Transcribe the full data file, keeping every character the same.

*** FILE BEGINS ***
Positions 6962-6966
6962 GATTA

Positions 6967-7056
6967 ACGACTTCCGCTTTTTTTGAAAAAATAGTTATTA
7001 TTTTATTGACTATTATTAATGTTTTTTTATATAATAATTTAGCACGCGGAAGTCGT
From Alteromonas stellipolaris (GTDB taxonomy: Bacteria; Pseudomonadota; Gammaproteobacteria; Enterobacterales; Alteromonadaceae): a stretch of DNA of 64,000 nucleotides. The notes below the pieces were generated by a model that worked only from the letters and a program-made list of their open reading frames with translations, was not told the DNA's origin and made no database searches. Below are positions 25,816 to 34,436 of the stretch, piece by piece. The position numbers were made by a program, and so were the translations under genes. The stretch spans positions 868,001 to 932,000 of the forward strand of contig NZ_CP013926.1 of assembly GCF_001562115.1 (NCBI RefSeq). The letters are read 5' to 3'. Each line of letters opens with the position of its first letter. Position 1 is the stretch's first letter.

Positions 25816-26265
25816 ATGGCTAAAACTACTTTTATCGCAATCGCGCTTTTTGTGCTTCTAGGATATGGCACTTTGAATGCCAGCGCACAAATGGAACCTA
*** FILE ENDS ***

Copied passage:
Positions 6962-6966
6962 GATTA

Positions 6967-7056
6967 ACGACTTCCGCTTTTTTTGAAAAAATAGTTATTA
7001 TTTTATTGACTATTATTAATGTTTTTTTATATAATAATTTAGCACGCGGAAGTCGT
From Alteromonas stellipolaris (GTDB taxonomy: Bacteria; Pseudomonadota; Gammaproteobacteria; Enterobacterales; Alteromonadaceae): a stretch of DNA of 64,000 nucleotides. The notes below the pieces were generated by a model that worked only from the letters and a program-made list of their open reading frames with translations, was not told the DNA's origin and made no database searches. Below are positions 25,816 to 34,436 of the stretch, piece by piece. The position numbers were made by a program, and so were the translations under genes. The stretch spans positions 868,001 to 932,000 of the forward strand of contig NZ_CP013926.1 of assembly GCF_001562115.1 (NCBI RefSeq). The letters are read 5' to 3'. Each line of letters opens with the position of its first letter. Position 1 is the stretch's first letter.

Positions 25816-26265
25816 ATGGCTAAAACTACTTTTATCGCAATCGCGCTTTTTGTGCTTCTAGGATATGGCACTTTGAATGCCAGCGCACAAATGGAACCTA